House subcommittee hearing raises possibility of forcing automakers to allow larger doses of ethanol
"If they're not willing to raise it voluntarily, we might mandate it. That idea alone was worth the trip out here," said Boucher, the subcommittee chairman.
Boucher told the committee there's a "popular assumption" of a technical limit at 10 percent; instead calling it an "artificial limit, opposed apparently in a negotiation between the auto manufacturers and the oil industry."
Boucher said he'll call scientists and automakers before a subcommittee hearing on ethanol blending later in the year. That's a showdown I'd like to hear. I wonder how older vehicles would handle increased amounts of ethanol. We know that automakers have to make special modifications to the fuel system to accept E85. Surely there's a possibility of long-term effects from fuels with blends up to 30 percent.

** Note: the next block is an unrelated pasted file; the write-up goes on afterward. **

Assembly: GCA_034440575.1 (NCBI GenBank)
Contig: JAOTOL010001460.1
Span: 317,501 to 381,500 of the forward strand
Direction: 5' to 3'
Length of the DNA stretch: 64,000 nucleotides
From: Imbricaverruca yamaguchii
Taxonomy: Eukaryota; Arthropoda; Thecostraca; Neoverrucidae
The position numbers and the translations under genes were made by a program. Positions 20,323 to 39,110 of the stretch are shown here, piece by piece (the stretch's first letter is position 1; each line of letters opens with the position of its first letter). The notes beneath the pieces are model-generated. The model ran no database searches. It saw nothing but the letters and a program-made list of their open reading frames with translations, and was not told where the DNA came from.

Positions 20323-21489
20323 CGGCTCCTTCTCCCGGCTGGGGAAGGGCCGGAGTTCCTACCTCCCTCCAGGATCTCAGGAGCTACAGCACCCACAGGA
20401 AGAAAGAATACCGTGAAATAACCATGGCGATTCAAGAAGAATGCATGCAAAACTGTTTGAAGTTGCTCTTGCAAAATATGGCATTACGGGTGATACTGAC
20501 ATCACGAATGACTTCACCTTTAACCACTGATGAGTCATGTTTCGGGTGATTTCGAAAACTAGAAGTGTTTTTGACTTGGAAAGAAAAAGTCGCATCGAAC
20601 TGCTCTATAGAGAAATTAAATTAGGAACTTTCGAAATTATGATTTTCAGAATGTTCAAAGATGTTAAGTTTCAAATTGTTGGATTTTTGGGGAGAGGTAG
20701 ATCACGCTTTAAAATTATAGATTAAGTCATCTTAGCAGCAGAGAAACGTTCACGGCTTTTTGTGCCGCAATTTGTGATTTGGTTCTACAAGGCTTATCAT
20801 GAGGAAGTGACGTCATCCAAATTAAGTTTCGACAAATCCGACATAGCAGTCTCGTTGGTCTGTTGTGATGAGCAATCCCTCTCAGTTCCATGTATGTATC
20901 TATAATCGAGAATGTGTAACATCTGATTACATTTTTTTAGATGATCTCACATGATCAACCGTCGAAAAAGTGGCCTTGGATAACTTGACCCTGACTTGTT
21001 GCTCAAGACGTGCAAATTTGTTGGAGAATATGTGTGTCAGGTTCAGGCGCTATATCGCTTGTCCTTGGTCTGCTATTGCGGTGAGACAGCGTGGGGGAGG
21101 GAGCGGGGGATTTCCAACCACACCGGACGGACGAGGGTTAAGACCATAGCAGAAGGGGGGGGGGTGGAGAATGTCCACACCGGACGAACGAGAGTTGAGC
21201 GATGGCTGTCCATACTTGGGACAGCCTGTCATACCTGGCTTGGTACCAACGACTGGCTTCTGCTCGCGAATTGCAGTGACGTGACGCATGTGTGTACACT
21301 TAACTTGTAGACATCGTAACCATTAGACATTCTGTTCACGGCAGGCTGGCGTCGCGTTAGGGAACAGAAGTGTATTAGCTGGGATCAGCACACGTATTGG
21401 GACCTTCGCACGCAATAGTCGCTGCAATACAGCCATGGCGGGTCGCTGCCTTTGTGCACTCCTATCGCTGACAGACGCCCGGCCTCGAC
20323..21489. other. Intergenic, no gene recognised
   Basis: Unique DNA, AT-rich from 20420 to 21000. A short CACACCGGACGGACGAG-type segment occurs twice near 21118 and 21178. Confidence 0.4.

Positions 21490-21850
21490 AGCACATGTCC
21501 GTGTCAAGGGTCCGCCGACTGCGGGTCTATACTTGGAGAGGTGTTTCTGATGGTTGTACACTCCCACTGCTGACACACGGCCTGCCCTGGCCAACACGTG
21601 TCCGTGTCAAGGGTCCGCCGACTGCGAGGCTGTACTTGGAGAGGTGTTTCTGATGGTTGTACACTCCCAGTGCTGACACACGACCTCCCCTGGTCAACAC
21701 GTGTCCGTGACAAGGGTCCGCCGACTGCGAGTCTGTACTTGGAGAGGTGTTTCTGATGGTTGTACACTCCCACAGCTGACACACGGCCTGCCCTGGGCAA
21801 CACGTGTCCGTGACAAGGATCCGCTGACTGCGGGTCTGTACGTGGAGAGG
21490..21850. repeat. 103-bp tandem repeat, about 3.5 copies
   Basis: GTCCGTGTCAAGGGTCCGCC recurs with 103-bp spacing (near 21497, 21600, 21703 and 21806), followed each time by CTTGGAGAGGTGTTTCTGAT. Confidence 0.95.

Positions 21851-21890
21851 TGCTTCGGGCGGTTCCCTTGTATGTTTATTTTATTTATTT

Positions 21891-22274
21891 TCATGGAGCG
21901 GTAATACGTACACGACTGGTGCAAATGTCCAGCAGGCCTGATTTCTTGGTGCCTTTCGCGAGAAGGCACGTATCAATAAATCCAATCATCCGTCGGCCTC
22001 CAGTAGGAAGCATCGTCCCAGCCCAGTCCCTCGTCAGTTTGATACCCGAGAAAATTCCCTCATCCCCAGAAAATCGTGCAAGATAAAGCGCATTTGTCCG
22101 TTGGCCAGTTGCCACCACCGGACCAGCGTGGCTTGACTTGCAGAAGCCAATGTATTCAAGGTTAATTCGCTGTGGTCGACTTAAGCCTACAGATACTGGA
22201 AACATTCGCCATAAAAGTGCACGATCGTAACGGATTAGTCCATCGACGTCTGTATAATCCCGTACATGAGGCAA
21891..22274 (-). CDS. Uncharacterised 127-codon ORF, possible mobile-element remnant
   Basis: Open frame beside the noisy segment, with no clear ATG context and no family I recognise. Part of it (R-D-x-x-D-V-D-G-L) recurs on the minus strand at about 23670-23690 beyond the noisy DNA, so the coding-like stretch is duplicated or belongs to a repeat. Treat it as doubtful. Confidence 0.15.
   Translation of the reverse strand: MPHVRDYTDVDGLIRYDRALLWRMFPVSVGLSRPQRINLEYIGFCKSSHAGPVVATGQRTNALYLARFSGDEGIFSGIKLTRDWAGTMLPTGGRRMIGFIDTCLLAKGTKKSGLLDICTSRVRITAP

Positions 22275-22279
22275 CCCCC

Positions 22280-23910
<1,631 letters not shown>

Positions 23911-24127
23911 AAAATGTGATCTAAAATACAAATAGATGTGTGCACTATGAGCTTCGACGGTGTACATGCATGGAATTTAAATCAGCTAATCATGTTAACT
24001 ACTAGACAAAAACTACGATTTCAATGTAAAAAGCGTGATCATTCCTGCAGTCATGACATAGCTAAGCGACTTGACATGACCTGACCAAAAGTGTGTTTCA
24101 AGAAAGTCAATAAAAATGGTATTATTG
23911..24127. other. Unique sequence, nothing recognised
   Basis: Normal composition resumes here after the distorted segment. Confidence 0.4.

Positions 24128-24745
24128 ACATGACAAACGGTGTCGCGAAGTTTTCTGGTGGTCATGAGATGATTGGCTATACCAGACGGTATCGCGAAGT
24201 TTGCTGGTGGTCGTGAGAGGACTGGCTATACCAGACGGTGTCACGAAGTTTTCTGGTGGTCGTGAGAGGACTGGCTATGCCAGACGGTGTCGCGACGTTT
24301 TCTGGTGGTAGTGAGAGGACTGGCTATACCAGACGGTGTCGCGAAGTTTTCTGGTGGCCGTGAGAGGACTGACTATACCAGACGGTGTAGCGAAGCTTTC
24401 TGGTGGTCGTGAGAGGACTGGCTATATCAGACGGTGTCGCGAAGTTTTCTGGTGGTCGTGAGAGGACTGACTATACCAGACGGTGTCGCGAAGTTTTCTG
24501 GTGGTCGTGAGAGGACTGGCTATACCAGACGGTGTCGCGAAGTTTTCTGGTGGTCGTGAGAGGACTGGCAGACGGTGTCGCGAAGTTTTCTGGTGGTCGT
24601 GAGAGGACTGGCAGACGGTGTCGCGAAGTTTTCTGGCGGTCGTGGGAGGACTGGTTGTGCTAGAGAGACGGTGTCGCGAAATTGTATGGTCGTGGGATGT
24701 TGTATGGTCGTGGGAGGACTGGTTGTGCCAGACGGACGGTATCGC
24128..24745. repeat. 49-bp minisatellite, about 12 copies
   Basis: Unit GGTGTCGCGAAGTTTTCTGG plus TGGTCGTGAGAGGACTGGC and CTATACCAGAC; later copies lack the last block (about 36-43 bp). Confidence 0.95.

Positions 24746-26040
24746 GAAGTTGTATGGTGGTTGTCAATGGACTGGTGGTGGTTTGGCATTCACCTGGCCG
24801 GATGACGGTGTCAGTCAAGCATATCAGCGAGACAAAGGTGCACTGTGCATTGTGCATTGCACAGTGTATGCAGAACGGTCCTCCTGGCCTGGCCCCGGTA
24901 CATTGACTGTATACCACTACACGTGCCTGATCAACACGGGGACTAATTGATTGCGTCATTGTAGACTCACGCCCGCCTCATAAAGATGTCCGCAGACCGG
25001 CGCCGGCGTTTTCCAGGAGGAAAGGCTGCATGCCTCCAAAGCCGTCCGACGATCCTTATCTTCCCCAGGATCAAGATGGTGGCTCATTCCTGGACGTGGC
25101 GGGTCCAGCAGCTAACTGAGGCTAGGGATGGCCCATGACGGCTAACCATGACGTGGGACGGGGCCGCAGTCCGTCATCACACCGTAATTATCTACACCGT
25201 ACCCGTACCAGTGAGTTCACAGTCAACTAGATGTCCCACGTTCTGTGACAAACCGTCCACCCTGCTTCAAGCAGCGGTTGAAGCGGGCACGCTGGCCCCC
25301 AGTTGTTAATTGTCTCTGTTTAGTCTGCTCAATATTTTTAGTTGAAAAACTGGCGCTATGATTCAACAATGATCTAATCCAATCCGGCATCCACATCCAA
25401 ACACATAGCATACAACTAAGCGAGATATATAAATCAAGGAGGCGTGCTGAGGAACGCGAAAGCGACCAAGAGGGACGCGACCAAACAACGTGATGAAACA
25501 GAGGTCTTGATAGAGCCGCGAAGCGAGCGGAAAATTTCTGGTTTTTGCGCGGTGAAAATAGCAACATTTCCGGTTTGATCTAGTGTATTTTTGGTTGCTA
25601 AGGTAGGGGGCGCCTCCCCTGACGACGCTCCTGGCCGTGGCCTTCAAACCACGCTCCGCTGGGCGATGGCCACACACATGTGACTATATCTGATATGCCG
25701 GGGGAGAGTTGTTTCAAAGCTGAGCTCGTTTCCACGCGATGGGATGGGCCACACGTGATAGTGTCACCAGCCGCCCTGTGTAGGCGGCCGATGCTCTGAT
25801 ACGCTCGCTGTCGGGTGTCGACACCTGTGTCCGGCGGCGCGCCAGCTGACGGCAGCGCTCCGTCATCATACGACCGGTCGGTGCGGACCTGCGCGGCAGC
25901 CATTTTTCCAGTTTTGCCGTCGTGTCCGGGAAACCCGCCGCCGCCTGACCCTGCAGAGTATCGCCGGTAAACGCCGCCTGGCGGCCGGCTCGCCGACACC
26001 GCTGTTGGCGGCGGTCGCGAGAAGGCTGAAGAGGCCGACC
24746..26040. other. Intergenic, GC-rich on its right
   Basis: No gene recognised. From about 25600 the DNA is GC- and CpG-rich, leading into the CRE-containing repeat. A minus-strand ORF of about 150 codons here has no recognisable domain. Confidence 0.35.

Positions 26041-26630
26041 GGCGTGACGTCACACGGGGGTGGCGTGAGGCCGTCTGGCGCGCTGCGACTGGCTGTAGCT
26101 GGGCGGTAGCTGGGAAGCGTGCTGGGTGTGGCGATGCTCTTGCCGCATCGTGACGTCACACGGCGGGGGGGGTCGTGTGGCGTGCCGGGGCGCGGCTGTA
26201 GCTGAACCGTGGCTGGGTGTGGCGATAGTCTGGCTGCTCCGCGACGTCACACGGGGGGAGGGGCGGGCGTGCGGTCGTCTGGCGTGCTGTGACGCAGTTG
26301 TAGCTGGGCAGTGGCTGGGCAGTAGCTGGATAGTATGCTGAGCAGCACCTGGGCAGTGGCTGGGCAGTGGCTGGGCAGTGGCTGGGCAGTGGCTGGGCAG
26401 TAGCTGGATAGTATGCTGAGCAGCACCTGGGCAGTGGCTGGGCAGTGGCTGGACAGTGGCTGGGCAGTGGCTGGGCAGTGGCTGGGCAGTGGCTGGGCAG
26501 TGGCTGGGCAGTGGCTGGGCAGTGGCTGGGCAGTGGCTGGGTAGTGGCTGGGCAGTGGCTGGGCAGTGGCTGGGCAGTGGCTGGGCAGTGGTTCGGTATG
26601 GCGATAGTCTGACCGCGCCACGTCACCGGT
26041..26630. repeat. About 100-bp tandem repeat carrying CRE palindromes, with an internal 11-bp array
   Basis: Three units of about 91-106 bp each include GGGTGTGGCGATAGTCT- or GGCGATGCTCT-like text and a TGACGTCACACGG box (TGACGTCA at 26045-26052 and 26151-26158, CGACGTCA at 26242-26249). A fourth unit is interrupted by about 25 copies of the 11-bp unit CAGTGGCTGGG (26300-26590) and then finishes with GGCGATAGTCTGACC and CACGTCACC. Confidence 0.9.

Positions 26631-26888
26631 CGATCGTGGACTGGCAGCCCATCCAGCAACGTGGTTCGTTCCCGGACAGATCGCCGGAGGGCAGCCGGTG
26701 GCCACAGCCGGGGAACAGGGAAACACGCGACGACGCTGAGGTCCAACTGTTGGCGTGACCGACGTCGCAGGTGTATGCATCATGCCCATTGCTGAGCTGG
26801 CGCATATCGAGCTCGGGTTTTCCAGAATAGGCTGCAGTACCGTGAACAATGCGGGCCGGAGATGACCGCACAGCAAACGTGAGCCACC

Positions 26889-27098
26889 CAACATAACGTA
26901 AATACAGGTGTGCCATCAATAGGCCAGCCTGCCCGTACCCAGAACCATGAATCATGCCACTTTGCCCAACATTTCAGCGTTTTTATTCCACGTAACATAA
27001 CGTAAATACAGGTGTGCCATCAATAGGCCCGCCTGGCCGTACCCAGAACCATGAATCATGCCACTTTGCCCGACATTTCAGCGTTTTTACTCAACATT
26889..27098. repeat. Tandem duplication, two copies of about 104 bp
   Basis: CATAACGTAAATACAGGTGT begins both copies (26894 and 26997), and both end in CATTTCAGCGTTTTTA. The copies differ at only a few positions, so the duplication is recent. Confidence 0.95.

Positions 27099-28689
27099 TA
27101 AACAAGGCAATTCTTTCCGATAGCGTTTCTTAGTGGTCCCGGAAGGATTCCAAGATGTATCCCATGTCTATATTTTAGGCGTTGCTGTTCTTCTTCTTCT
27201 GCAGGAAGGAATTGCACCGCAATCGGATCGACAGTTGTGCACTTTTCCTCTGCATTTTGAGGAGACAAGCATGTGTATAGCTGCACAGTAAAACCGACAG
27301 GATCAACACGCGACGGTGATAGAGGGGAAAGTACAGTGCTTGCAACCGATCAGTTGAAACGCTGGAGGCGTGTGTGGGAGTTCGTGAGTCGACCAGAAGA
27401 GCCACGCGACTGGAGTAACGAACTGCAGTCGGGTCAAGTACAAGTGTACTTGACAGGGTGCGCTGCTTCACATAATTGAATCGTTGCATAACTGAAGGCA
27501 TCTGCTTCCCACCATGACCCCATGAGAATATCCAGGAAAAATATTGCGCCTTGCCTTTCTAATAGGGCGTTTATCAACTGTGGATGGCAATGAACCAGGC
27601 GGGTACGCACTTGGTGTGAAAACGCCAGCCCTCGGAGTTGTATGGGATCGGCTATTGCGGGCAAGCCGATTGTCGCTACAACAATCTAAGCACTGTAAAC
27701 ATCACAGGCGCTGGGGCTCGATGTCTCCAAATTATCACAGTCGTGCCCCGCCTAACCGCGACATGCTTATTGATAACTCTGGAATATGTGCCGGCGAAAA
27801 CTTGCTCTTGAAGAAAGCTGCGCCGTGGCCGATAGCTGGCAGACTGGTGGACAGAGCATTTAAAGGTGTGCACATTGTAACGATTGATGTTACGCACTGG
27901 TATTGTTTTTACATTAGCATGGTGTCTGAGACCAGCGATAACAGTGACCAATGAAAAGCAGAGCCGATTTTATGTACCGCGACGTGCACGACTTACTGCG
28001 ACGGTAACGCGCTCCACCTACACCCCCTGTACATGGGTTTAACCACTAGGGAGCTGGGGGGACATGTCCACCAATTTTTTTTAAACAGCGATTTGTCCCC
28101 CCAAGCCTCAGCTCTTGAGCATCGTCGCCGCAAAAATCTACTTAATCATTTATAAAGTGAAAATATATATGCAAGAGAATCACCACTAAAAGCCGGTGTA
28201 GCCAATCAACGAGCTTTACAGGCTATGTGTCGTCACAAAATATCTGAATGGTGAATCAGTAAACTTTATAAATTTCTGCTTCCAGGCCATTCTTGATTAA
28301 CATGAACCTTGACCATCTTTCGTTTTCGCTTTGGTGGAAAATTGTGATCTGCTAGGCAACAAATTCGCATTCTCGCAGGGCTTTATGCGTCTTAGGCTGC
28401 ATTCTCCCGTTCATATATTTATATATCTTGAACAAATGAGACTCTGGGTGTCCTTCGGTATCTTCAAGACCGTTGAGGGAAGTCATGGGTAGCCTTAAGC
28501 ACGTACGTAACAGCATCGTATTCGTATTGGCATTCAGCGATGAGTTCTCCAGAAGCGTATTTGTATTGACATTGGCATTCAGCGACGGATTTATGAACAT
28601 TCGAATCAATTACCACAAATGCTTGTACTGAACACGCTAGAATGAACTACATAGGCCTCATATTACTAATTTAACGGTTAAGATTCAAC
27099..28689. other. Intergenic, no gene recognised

Testimony indicated corn-based ethanol could fulfill 10-percent requirements at about 15 billion gallons per year, which is called the "blend wall." The country would have to find other sources of ethanol to make up the difference.
[Source: Ben Shouse / Argus Leader]
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